this three-month study, 300 mg per day of PS was not significantly more effective than a
placebo. In a double-blind study, soy-derived PS was administered in the amount of 300 or 600
mg per day for 12 weeks to people with age-related memory impairment. Compared with the
placebo, soy-derived PS had no effect on memory or on other measures of cognitive
function.43 While additional research needs to be done, currently available
evidence suggests that soy-derived PS is not an effective treatment for age-related cognitive
In a double-blind trial, supplementing with 50 mg of beta-carotene every other day for 18 years appeared to
slow the loss of cognitive function in middle-aged healthy males. Short-term supplementation
(1 year) was not beneficial.44
In a double-blind trial, elderly people with high homocysteine levels received 800 mcg of
folic acid per day or a placebo for three
years. Compared with placebo, folic acid supplementation significantly slowed the rate of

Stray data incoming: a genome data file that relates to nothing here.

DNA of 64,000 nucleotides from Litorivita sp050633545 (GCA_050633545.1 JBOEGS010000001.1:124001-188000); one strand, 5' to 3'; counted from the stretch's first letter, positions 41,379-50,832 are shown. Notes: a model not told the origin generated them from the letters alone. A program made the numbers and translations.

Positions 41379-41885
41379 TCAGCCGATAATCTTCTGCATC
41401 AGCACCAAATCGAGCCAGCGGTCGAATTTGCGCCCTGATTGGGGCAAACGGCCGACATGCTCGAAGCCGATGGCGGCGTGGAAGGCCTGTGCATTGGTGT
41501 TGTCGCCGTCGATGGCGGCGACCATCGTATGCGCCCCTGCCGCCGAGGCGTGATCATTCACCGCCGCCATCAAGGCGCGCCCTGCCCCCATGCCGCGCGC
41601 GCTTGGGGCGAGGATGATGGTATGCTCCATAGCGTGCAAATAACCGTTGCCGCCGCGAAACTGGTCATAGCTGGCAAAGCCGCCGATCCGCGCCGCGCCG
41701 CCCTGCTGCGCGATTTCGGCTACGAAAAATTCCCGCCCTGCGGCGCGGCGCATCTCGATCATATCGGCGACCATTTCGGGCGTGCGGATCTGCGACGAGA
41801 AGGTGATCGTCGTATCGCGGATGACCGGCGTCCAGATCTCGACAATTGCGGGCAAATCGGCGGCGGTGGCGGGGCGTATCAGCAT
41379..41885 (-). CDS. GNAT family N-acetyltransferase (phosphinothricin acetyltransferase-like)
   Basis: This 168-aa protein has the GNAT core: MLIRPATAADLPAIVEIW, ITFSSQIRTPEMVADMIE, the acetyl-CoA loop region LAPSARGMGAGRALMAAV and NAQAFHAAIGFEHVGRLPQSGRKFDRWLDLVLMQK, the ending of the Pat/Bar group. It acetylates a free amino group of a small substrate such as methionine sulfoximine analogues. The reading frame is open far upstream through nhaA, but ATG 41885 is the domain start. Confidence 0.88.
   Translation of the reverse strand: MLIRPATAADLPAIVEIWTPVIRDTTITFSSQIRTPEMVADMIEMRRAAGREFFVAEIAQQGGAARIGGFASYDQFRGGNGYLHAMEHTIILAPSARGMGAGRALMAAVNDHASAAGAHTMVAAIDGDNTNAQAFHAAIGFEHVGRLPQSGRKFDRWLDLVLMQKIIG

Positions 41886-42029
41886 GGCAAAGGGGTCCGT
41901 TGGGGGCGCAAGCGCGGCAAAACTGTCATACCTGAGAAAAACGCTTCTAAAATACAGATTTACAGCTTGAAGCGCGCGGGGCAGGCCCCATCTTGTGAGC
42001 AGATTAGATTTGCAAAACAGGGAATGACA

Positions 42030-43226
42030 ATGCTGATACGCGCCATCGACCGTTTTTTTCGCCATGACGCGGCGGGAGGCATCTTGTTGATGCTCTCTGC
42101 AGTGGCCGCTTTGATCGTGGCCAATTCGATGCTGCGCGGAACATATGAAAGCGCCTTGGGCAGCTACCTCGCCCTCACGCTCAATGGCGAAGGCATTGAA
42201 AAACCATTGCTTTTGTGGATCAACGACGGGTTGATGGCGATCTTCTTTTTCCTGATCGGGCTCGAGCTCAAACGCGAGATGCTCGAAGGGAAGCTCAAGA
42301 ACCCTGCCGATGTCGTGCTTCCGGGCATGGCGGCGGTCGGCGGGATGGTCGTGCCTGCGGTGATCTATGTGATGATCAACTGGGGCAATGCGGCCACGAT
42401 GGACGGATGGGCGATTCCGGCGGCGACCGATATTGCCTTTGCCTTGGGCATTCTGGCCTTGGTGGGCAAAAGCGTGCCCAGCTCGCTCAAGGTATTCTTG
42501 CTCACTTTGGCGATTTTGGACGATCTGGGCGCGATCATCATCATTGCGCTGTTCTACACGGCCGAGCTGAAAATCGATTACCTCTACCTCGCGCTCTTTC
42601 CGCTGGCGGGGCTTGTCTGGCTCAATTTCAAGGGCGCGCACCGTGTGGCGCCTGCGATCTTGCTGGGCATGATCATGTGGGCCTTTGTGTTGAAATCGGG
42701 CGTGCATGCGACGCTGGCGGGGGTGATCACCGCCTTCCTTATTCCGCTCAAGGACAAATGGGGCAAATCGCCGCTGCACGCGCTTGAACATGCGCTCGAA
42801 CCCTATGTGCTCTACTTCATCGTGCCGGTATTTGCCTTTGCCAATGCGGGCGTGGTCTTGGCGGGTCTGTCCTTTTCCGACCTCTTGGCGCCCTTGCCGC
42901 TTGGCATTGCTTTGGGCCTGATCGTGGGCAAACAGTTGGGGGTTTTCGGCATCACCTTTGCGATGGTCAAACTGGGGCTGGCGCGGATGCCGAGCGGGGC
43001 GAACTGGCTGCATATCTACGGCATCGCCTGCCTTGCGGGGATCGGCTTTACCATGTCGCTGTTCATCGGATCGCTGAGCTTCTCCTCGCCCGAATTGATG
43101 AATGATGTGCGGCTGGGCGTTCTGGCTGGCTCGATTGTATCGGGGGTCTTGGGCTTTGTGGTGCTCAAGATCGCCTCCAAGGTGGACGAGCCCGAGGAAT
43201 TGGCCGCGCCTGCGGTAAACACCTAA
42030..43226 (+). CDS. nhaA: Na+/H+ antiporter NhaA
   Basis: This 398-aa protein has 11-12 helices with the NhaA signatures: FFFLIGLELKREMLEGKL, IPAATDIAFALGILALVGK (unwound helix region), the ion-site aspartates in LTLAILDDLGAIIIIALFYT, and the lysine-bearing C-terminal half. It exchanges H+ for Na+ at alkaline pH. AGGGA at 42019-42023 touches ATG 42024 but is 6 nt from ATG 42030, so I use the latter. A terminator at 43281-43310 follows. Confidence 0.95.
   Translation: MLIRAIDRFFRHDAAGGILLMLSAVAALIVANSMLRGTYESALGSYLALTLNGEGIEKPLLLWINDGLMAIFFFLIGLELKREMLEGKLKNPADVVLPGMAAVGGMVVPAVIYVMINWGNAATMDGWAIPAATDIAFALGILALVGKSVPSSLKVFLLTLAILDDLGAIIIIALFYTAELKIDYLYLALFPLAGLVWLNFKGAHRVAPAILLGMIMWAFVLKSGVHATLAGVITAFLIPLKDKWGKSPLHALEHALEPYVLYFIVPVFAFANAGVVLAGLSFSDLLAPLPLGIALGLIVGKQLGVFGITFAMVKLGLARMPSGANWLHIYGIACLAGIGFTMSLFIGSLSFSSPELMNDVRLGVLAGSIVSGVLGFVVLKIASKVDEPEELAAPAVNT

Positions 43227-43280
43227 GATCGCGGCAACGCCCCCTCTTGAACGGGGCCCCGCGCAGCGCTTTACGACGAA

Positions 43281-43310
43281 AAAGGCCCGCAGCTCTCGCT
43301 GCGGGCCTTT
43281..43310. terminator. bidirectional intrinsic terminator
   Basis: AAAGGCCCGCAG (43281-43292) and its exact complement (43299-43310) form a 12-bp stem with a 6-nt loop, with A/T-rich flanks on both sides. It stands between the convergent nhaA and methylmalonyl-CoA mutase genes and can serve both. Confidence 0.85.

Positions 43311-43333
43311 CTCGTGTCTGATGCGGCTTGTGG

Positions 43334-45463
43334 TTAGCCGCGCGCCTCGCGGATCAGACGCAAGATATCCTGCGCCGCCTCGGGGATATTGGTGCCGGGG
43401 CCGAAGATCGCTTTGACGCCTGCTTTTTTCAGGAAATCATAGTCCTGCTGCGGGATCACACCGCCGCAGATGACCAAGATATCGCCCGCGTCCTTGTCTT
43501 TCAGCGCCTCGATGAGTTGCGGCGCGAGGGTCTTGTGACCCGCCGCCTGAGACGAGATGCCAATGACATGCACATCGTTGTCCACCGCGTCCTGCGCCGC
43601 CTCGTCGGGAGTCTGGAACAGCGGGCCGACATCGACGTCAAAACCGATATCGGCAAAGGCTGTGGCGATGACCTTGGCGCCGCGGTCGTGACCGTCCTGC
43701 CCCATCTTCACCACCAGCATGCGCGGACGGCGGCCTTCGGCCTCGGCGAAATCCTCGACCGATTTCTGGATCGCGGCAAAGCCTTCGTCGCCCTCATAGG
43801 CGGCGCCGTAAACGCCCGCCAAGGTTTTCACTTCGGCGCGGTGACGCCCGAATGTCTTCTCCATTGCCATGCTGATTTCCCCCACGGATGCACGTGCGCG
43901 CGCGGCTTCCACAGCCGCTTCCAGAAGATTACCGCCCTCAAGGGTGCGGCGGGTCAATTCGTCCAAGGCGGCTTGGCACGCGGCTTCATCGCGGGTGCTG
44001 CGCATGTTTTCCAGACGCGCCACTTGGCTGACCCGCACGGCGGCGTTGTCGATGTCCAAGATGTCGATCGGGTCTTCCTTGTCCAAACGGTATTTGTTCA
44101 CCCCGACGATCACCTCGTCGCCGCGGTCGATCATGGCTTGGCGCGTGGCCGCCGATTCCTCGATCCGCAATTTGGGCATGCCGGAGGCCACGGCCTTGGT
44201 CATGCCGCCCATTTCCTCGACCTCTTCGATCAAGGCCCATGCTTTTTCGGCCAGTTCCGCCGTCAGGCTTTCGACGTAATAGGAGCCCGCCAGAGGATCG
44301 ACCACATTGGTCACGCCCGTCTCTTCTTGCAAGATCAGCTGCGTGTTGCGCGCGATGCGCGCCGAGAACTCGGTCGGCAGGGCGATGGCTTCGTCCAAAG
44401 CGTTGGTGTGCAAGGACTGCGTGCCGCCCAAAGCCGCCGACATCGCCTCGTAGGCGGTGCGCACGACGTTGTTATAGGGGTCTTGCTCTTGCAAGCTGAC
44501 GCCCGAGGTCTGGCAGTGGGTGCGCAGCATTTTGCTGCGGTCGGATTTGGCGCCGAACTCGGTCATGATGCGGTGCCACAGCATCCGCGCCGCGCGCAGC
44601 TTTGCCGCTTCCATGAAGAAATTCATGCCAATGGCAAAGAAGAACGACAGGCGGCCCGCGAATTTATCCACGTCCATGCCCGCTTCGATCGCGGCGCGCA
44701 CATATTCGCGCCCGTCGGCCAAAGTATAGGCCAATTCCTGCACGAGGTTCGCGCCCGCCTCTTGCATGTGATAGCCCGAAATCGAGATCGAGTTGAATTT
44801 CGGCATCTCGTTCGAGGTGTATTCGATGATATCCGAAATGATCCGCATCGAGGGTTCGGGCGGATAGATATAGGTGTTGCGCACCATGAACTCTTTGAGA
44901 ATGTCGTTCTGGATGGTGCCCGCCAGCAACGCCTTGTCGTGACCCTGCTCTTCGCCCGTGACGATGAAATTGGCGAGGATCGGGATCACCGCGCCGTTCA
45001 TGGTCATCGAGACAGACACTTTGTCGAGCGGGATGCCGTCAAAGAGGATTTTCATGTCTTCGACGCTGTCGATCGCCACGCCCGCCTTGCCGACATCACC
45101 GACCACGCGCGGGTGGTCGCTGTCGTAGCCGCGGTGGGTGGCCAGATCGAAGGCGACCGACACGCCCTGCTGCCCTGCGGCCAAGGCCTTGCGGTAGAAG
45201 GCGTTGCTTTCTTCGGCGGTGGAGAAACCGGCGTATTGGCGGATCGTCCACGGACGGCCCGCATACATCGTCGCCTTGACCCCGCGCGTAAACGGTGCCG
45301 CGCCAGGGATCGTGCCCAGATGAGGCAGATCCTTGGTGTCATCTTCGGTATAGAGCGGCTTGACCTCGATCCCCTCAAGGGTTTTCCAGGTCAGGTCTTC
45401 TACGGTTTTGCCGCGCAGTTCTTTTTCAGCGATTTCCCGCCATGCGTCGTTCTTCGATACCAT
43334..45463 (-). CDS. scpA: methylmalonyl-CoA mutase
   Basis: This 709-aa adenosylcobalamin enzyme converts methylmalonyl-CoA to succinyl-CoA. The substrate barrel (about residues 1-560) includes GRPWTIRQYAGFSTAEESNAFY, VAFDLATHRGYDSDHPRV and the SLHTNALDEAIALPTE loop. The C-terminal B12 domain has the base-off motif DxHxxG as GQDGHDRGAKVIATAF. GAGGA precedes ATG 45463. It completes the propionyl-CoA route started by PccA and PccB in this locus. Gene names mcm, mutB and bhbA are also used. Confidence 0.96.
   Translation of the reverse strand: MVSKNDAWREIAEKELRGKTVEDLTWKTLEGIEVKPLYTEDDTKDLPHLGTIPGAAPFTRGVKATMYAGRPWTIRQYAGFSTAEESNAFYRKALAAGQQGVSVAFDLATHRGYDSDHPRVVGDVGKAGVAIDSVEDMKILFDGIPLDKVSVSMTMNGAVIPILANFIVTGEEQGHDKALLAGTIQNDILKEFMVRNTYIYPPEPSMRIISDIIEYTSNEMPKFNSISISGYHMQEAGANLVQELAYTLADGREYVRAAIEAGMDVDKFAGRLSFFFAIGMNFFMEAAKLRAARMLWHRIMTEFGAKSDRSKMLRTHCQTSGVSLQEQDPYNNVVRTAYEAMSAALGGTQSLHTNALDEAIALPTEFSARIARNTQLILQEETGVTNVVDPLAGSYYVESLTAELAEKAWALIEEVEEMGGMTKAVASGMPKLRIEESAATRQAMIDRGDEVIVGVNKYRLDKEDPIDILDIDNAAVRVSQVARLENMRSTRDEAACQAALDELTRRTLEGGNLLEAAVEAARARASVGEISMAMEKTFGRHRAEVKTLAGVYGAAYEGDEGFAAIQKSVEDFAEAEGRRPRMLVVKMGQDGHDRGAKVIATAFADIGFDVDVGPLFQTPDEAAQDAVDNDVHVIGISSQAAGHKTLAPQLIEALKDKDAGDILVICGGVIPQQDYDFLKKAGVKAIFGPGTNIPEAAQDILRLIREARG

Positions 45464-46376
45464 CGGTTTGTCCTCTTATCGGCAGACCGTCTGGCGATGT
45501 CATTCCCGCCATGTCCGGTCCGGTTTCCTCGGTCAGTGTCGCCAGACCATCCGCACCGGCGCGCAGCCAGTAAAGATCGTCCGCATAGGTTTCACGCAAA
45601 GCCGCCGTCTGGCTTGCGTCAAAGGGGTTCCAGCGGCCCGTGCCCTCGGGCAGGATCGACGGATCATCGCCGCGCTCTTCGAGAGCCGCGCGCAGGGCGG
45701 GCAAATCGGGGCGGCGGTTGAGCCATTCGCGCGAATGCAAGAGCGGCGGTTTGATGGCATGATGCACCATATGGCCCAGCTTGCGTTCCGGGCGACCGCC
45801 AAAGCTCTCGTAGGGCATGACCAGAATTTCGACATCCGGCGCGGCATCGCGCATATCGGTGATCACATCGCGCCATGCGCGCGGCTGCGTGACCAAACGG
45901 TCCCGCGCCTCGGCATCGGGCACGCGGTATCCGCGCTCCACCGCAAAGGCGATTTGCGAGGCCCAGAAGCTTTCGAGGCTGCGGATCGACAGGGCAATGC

decline of memory and of other measures of cognitive function.45 Whether folic acid
would slow cognitive decline in people with normal homocysteine levels is not known.
A double-blind trial found both 30 mg and 60 mg per day of vinpocetine improved symptoms of dementia in patients
with various brain diseases.46 Another double-blind trial gave 30 mg per day of
vinpocetine for one month, followed by 15 mg per day for an additional two months, to people
with dementia associated with hardening of the arteries of the brain, and significant
improvement in several measures of memory and other cognitive functions was
reported.47 Other double-blind trials have reported similar effects of vinpocetine
in people with some types of dementia or age-related cognitive decline.48
49 However, a study of Alzheimer patients in the United States found vinpocetine given
in increasing amounts from 30 mg to 60 mg per day over the course of a year neither reversed
nor slowed the decline in brain function measured by a number of different
Vincamine, the unmodified compound found naturally in Vinca minor, has also been
tested in people with dementia. A large double-blind trial found 60 mg per day of vincamine